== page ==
"Intersection" is an idea that has been around in different forms forever, but is gaining traction as its theory ripples from the academic world through the internet and into homes. This is great, but we need to be following up with more definite answers to questions like these. Can we create more sustainable social support systems that acknowledge and cater to a broader, wider, and more inclusive range of peoples? 

9.  "Avoid being a person who is never full."
(Amy Poehler/Lindsay)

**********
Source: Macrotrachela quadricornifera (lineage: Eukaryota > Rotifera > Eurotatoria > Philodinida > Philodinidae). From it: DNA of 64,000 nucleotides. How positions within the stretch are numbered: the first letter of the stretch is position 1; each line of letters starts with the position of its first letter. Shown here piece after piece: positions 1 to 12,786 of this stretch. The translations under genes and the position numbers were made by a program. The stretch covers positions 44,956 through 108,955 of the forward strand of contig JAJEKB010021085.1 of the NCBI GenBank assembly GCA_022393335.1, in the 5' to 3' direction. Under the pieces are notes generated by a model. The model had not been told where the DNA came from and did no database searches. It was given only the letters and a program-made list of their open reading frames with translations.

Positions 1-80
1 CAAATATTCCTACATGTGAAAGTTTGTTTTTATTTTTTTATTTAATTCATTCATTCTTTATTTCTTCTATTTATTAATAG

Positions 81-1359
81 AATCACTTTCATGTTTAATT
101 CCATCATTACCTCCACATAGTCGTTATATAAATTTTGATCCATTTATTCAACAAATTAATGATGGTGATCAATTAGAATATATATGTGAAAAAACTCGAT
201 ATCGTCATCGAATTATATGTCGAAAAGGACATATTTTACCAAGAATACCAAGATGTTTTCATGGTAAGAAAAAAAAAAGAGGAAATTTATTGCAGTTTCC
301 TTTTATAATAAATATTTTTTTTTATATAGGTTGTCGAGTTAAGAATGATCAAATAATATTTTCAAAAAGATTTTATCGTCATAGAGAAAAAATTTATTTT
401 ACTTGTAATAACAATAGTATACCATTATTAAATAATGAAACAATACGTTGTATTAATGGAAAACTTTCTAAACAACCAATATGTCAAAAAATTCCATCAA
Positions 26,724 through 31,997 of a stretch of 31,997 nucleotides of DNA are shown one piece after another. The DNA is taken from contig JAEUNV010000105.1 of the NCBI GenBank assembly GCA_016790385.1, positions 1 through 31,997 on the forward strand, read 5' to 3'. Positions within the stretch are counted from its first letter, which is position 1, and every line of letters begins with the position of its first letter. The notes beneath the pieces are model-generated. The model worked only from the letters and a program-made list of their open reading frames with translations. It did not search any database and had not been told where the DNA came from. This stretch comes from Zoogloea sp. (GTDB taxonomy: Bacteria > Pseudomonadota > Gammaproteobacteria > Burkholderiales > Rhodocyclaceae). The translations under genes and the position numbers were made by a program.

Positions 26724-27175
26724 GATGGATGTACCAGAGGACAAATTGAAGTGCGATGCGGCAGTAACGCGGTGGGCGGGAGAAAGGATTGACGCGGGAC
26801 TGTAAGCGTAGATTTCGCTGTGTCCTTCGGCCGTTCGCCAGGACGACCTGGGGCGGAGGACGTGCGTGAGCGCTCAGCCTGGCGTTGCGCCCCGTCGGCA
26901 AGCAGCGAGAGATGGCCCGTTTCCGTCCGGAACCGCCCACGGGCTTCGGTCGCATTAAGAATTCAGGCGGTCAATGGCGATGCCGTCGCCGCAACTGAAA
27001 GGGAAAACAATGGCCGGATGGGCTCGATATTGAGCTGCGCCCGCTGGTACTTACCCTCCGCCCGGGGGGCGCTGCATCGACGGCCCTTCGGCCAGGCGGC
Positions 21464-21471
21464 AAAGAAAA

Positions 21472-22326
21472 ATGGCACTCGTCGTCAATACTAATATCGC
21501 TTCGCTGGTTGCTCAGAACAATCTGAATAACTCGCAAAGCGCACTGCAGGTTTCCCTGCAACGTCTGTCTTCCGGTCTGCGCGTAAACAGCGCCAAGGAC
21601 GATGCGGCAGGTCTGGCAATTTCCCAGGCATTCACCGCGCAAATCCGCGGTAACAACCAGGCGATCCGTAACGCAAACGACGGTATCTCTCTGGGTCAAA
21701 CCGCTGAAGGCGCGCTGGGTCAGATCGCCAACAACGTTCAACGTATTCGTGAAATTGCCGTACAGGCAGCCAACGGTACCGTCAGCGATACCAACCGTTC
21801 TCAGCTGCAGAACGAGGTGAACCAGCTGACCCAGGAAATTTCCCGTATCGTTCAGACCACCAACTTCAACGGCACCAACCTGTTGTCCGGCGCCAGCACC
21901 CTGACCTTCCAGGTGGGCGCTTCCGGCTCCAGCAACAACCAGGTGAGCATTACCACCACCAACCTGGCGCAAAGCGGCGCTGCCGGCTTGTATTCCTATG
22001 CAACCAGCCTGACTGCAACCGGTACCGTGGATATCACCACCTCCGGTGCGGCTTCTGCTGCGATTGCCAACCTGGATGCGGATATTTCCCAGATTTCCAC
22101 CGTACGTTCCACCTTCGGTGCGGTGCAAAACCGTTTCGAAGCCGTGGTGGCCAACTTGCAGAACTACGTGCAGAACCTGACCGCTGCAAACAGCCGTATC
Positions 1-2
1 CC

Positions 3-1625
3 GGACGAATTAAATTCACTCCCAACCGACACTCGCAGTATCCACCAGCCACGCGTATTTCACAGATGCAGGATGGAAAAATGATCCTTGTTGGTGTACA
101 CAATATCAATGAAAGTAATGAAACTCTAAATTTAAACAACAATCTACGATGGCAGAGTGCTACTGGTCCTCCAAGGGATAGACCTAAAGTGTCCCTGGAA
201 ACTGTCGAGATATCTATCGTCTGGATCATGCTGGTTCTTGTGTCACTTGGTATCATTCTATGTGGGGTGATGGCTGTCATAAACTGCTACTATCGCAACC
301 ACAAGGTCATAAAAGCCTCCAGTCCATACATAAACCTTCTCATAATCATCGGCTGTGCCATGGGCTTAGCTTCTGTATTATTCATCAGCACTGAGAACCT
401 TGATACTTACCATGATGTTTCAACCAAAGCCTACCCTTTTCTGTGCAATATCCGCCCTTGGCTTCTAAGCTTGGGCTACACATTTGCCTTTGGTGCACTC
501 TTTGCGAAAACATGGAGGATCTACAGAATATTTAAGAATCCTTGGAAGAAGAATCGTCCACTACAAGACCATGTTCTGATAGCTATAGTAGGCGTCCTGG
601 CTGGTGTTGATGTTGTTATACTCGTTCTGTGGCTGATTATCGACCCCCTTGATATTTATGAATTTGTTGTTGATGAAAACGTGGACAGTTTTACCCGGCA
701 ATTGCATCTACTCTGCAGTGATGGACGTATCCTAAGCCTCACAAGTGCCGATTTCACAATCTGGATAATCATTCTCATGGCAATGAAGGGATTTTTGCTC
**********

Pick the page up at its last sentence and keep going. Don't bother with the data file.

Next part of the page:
I was talking with my boss Lindsay and she said something along the lines of "you have to stop looking to be filled up from other things" and I wanted to couple that with this great Amy Poehler quote: "Rooting for other people's failure does get in the way of your success. And, you want to try and avoid being a person who is never full. You know, who's never filled up, who can't be satisfied. The way to do that, I think, is to rejoice in other people's victories." Depression can be so horrible to experience it creates a natural panic encouraging the depressed person to always look for positive experiences or good feelings to combat the depression. The trick is actually feeling those feelings, not stockpiling them to exist only in some abstract manner, or as a temporary, perpetual stepping stone always trying to find something to fill a void. I also love the idea of using other people's success as a way to feel satisfied. When you are struggling and suffering, no matter who you are, it can be hard sometimes to see others doing well when you feel so horrible. Hell, BEYONCE just released a song called "Jealous" so we know this is something even the most flawless of the flawless feel. But trying to only satisfy yourself, you put an ugly filter on everything and can never see that which is beautiful. Think about what moves you the most- is it a song, a poem, an image? Chances are it is something that can be traced back to someone else's success. We can instead be filled up with the art of these successes and turn that into energy to produce our own successful projects.....we need one another. I need you to succeed to succeed myself. So we should try not to feel threatened by the joys and successes of others but rather love them as our own.